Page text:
Vauxhall's improved Zafira Tourer offers a flexibe option if you want a spacious 7-seat family MPV. Jonathan Crouch looks at the 1.4 petrol Turbo version.
Ten Second Review
The improved Vauxhall Zafira Tourer is a handsome seven-seat MPV that faces tough rivals. The Griffin brand is confident though, that its combination of agility, versatility and affordability is going to nudge the opposition aside. Here, we look at the 1.4-litre 140PS petrol Turbo version.
For a vehicle that's so key to Vauxhall/Opel's bottom line, the Zafira Tourer has been a low key member of the brand's product line-up in recent years. The company's hoping that this facelifted model might change that and in this 1.4-litre petrol turbo guise, it's certainly an affordable-sounding option in the 7-seat MPV segment.
Vauxhall will need to pull out all the stops with this car to attract the attention of mini-MPV buyers gorged on an all-you-can-eat buffet of excellence. Cars like the Citroen Grand C4 Picasso, the Ford Grand C-MAX and the Peugeot 5008 aren't going to just step aside and let Vauxhall reassert dominance. This time round it's going to get very interesting indeed.
Though most Zafira Tourer customers will head straight for a 2.0 CDTi diesel version, many who complete a lower mileage might be better off looking at the 140PS 1.4 petrol Turbo model we look at here. It's a willing enough unit that makes 62mph in just under 10s en route to 124mph flat out but of course, it doesn't have the pulling power of the diesel.
Whichever Zafira Tourer you choose, you'll find a very clever suspension system, using the same strut front mounted on a separate subframe as the Insignia. The rear end doesn't feature a multi-link arrangement, Vauxhall rightly reasoning that this adds bulk and cost where it's not required. The rear axle is similar to the outgoing Zafira's but adds a Watt's link. This technology has been around for over 300 years, but as with any mechanical principle, it's how it's applied that matters. In the Zafira Tourer's case, it supports lateral forces during cornering and makes the car dynamic and agile without compromising on stability and comfort.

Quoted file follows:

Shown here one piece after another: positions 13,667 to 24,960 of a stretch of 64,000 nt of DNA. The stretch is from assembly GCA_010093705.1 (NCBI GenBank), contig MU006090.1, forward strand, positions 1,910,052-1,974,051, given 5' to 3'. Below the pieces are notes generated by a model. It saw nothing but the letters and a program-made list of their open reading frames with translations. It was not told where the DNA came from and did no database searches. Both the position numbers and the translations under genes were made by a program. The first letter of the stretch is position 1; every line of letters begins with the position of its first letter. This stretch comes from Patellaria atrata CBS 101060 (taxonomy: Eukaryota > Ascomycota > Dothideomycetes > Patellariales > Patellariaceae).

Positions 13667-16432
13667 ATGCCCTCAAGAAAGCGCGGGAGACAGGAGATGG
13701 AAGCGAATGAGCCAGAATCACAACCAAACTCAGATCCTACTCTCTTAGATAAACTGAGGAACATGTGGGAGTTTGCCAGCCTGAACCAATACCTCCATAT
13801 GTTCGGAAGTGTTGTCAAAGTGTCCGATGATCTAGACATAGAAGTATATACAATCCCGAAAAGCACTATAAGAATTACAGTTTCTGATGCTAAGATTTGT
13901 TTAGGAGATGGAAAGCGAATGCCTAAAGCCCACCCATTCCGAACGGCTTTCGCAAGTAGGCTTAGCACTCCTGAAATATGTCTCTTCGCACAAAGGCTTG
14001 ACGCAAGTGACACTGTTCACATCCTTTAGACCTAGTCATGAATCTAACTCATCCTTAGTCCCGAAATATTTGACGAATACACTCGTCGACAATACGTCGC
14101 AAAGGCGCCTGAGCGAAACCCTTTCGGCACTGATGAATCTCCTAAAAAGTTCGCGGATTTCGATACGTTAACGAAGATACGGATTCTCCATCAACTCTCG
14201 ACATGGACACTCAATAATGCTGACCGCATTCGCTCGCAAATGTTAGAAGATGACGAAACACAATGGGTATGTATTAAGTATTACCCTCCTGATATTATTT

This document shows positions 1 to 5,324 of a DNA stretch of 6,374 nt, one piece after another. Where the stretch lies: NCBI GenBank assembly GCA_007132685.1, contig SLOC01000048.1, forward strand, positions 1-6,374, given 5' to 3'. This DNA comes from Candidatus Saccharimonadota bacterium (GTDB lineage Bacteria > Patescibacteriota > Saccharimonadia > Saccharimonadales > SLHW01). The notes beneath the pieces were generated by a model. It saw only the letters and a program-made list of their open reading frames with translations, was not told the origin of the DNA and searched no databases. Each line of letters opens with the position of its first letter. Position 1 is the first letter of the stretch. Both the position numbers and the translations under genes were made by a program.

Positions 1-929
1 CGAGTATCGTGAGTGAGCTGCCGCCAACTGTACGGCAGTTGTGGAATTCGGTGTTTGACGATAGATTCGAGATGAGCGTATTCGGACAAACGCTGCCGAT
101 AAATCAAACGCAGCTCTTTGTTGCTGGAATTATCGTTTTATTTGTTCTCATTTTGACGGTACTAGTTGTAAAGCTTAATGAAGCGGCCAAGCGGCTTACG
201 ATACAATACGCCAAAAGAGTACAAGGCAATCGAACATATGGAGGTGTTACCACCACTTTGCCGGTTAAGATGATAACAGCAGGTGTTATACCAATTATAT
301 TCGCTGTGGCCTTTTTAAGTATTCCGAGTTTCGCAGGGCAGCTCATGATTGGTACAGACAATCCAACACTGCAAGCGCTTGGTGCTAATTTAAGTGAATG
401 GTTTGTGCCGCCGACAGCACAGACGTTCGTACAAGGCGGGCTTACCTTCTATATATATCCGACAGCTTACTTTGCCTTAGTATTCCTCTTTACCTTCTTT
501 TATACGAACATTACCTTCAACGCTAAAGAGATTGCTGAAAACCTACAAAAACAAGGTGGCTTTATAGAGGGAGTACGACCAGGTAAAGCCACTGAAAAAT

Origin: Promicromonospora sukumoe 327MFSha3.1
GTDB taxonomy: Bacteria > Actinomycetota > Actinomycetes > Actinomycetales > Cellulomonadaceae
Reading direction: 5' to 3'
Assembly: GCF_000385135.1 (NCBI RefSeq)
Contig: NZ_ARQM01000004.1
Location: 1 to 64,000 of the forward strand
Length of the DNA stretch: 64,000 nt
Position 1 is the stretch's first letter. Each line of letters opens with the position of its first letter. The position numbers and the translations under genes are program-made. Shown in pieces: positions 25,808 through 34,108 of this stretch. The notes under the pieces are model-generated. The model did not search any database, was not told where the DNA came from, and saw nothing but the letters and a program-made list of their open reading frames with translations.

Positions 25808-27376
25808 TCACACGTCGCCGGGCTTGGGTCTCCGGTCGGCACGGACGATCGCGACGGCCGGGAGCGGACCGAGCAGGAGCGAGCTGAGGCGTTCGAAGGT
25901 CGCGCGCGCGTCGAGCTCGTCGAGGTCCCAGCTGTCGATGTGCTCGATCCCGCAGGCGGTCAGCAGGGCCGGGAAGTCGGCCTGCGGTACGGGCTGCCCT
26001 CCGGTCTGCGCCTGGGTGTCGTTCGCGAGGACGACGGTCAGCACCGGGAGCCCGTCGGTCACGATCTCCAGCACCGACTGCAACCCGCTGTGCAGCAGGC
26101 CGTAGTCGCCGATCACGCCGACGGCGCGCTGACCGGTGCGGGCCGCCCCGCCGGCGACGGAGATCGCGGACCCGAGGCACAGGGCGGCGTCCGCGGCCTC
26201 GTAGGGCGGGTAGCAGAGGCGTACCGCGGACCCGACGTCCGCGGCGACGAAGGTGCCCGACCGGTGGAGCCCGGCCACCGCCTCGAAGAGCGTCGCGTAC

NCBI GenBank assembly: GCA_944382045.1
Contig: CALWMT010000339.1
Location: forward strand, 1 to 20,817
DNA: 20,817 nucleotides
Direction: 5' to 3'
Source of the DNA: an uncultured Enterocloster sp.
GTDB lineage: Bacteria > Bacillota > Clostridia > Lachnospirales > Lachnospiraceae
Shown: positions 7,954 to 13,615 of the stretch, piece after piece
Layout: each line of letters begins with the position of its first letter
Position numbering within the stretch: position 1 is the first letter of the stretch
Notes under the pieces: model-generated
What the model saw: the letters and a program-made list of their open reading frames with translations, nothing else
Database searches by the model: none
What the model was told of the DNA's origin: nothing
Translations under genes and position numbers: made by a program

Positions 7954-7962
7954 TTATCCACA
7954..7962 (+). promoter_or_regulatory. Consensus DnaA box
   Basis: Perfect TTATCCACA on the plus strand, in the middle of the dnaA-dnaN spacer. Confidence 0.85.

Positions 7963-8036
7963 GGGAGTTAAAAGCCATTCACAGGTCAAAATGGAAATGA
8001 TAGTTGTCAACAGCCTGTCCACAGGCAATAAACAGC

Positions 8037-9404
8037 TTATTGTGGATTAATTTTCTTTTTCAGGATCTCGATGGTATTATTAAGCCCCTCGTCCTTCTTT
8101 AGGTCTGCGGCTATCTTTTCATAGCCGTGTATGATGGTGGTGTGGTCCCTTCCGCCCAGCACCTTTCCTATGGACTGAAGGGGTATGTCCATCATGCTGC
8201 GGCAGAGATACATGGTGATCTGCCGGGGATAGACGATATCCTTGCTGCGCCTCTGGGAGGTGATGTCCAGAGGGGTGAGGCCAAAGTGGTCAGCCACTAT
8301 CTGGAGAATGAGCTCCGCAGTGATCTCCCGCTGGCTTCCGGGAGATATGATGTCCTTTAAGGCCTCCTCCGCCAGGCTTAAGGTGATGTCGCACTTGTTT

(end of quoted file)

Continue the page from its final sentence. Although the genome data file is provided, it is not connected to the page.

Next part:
Building on the chassis' dynamic prowess is the option of Vauxhall's FlexRide adaptive damping system. FlexRide automatically adapts the car's damping to suit road conditions, cornering speed, vehicle movements and an individual's driving style. In addition, drivers can select from a choice of three settings - Standard, Tour and Sport. Hopefully the package will be a little better tied down than the Insignia, where Standard and Tour modes lack the requisite rebound damping to cope adequately with speed bumps. It does bode well for keener drivers though.